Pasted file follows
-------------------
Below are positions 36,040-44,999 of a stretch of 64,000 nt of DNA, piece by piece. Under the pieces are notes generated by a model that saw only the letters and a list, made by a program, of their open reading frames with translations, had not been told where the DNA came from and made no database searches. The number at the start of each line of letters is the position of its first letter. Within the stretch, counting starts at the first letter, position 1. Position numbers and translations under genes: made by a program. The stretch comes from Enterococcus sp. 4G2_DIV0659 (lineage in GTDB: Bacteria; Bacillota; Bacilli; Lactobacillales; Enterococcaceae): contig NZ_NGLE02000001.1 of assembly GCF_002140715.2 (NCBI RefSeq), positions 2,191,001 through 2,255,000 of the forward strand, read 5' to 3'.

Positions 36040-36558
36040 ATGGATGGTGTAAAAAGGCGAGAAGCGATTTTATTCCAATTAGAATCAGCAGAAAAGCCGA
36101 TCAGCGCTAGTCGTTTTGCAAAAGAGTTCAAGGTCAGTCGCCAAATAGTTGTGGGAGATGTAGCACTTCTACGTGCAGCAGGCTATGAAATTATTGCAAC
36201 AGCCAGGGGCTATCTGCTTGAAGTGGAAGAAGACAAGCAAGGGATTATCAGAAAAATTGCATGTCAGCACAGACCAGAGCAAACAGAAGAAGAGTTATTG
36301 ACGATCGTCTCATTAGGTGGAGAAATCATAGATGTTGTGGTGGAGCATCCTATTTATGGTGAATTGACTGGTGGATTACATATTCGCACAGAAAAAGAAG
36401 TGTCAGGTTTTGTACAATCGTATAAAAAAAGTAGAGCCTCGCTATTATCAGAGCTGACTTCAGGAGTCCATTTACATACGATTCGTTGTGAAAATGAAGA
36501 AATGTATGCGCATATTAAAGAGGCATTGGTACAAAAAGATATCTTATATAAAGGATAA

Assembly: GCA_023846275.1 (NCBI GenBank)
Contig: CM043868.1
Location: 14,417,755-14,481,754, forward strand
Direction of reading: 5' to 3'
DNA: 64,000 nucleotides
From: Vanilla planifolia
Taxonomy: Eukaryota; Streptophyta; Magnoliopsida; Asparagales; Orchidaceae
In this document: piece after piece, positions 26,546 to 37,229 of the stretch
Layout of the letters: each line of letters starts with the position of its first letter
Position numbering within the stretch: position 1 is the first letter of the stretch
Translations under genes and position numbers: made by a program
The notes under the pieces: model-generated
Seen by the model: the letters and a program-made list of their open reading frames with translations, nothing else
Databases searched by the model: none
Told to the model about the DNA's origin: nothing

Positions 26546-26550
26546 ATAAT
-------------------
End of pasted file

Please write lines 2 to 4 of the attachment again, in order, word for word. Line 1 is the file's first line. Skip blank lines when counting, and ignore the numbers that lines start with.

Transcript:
Positions 36040-36558
36040 ATGGATGGTGTAAAAAGGCGAGAAGCGATTTTATTCCAATTAGAATCAGCAGAAAAGCCGA
36101 TCAGCGCTAGTCGTTTTGCAAAAGAGTTCAAGGTCAGTCGCCAAATAGTTGTGGGAGATGTAGCACTTCTACGTGCAGCAGGCTATGAAATTATTGCAAC